The 3 Traits of the Teachers We Love

Jon Platt is a Texas-born, award-winning writer. He is a graduate student in Baylor University's journalism program. Jon coordinates HEI's digital marketing. He lives in Waco, Texas with his Dalmatian, Penny.

Remember that one teacher back in grade school? No, not the one who caught you passing notes across class and read your profession of love to your crush aloud. I mean the teacher who cared, who sparked an interest, who made a difference in your life.

When I think of that kind of teacher, three names come to mind: Norman Rowden, Kim McKinnon and Holly Davis. I had these teachers at three different stages in life – elementary, middle and high school, respectively. Yet, they were each able to leave a lasting impact in my life. I don’t think that merely happened by accident. I think it happened because teachers we love the most and who leave a lasting impact on us often are the teachers with three common traits.

Flashback to a Year Past

Sitting in senior English at Kilgore High School one day, I was bored out of my mind and a little peeved. Earlier that day, a teacher had publicly scolded me for not paying attention. See: I didn’t fit in well in high school, so I always had my head elsewhere, always reading about my latest fascination. That rarely sat well with teachers, who were determined for me to focus on long division or a map of the Eastern Bloc or “Cry the Beloved Country.” After my scolding, I headed for English without speaking to a soul and huffed down in a seat, hoping I could resemble a potted plant and just get through the hour.

Often, between the bells, I would whip out my Kindle and disappear into the works of Steven Covey, Zig Ziglar, Annie Dillard, Martha Beck. In my huff in my desk next to her computer, Mrs. Davis peered over and asked, “What are you reading today?” I told her, and she was surprisingly receptive.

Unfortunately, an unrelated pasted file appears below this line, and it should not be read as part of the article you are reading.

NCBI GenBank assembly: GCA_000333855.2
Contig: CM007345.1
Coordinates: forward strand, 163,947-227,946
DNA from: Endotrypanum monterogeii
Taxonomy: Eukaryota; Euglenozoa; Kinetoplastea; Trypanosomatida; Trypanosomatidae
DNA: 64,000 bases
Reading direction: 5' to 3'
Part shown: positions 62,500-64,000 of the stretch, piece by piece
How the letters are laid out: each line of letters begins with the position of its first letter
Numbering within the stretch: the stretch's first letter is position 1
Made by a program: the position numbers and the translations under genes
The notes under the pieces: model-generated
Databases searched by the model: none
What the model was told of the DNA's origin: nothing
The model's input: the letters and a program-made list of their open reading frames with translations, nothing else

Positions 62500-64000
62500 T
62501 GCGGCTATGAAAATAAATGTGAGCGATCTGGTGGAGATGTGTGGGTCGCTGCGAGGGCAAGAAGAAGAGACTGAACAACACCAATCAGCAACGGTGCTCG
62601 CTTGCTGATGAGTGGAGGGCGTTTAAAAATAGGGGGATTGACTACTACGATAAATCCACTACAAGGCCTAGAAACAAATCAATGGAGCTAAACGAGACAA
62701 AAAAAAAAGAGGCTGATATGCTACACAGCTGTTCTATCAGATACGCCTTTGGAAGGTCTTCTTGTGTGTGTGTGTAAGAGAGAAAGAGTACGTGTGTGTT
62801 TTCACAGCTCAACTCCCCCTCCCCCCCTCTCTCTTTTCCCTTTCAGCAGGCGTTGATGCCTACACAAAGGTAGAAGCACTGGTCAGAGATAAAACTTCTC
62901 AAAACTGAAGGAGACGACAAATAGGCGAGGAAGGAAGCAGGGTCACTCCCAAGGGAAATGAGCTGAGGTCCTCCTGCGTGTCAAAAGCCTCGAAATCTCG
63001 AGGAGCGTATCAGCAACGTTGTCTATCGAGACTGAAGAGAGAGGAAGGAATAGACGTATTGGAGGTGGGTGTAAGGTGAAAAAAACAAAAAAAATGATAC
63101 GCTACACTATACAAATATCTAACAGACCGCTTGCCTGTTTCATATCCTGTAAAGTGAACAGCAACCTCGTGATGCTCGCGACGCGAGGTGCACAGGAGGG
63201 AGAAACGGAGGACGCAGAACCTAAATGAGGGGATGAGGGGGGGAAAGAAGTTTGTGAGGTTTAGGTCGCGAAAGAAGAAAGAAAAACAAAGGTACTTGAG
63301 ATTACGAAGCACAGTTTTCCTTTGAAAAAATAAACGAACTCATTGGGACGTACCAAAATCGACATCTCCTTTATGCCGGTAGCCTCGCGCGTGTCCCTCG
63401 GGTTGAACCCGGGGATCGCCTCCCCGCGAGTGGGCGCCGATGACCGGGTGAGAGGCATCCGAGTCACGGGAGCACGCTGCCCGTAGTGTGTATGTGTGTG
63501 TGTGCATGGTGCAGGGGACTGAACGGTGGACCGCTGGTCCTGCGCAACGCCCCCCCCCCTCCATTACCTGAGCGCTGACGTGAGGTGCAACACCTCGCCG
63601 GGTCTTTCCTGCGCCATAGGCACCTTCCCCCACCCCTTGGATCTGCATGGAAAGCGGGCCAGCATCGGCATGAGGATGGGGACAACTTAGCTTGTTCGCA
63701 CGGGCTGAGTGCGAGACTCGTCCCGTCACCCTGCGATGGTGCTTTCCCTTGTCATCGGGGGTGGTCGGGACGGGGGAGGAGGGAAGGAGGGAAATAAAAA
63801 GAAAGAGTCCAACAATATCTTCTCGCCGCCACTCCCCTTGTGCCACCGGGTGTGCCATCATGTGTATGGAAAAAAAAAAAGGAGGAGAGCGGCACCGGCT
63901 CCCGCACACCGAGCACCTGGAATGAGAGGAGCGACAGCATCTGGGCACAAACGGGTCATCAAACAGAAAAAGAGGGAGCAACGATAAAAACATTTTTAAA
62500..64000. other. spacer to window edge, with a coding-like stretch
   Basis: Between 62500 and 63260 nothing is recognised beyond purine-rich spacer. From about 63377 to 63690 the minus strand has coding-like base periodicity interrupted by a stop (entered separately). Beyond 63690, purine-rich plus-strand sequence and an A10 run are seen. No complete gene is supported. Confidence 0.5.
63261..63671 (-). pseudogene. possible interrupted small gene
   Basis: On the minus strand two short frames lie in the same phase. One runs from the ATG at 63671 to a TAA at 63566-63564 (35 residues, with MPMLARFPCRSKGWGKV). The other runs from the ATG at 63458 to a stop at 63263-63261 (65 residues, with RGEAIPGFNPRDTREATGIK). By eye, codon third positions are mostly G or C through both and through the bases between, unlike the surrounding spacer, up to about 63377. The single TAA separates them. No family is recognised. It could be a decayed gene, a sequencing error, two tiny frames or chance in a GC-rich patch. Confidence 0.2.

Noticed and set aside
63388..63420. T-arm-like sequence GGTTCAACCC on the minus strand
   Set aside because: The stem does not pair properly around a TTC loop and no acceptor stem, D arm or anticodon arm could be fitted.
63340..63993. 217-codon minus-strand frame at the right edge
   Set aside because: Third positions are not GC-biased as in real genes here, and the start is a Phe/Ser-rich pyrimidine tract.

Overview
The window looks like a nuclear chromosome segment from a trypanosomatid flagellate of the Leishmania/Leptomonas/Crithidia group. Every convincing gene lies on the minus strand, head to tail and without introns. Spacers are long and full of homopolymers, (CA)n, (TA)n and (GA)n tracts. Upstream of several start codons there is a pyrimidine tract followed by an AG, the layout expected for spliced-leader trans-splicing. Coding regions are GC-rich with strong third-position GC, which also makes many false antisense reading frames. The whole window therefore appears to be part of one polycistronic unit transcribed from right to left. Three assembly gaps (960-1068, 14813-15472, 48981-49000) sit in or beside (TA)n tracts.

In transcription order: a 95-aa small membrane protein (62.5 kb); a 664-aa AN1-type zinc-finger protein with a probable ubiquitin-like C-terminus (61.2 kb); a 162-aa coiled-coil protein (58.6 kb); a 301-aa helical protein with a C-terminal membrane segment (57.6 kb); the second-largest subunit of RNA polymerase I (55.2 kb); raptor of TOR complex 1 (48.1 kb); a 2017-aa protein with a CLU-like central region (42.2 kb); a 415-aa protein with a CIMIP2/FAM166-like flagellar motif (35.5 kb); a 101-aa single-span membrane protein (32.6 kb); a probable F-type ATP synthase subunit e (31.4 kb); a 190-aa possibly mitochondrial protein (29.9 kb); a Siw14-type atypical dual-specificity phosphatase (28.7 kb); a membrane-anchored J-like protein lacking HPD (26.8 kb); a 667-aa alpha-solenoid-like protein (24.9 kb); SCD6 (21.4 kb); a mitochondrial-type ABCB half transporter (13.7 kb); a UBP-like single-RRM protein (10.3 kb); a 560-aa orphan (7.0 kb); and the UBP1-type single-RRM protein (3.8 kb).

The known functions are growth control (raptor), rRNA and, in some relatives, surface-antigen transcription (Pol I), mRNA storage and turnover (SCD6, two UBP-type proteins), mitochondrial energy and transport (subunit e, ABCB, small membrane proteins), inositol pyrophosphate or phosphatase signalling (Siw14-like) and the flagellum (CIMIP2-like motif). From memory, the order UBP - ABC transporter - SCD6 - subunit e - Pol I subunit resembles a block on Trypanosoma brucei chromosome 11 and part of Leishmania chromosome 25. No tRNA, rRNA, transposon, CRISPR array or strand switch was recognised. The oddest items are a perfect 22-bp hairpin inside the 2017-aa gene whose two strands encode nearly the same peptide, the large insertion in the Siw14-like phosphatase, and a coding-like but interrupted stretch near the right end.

“Good for you,” she said. “Read all you can, whenever you can. You’ll find yourself.”

I’ve never forgotten that moment. It wasn’t the first time a teacher had advised me to feed my interests (and certainly not the last time Mrs. Davis would).

You’ve probably have moments like this, too. You could tell me a few, and I’d see a glimpse of how you became who you are today. Because, so very often, it’s these teachers who leave the largest impact in our lives, who can change our destiny with a few words.

That’s because these teachers have three universal characteristics:

  1. They notice. It’s a hard day’s work to be a teacher. (I don’t have to tell you that.) And we appreciate every ounce of work you do. We also know it’s difficult to be fully engaged with every student, but a little time of noticing the hurting, huffed or highly engaged student goes a long way.
  2. They show up. Not at the student’s home or to her lunch table, but in a gentle way, like how Mrs. Davis peered over her monitor. Showing up is as much a reminder to the student that she’s not alone as it is a way to show her she’s worth being noticed.
  3. They encourage. Mrs. Davis did the one thing I needed in that moment. She said, in a gentle way, that my interests were worth my time and that I was worth hers. I’m not sure students get enough of that with tests and assignments in the way.

School is about making us better people, better citizens, but the system places so much pressure on teaching for the scantron that students often end up feeling like just grades on a roster. Taking the time to notice, show up and encourage one single student could make the world a completely different place.

We remember these teachers because they helped us become more of who we are. They’re still the teachers that make us want to say over and over, “Gosh, I loved having her or him.”

I’m sure you are that teacher to several students. Now, go be it for a few more.

Question: When was a time a teacher notice, showed up and encouraged you? You can leave a comment by clicking here.

Jon Platt is a Texas-born, award-winning writer. He is a graduate student in Baylor University's journalism program. Jon coordinates HEI's digital marketing. He lives in Waco, Texas with his Dalmatian, Penny.

Please note: I reserve the right to delete comments that are offensive or off-topic.

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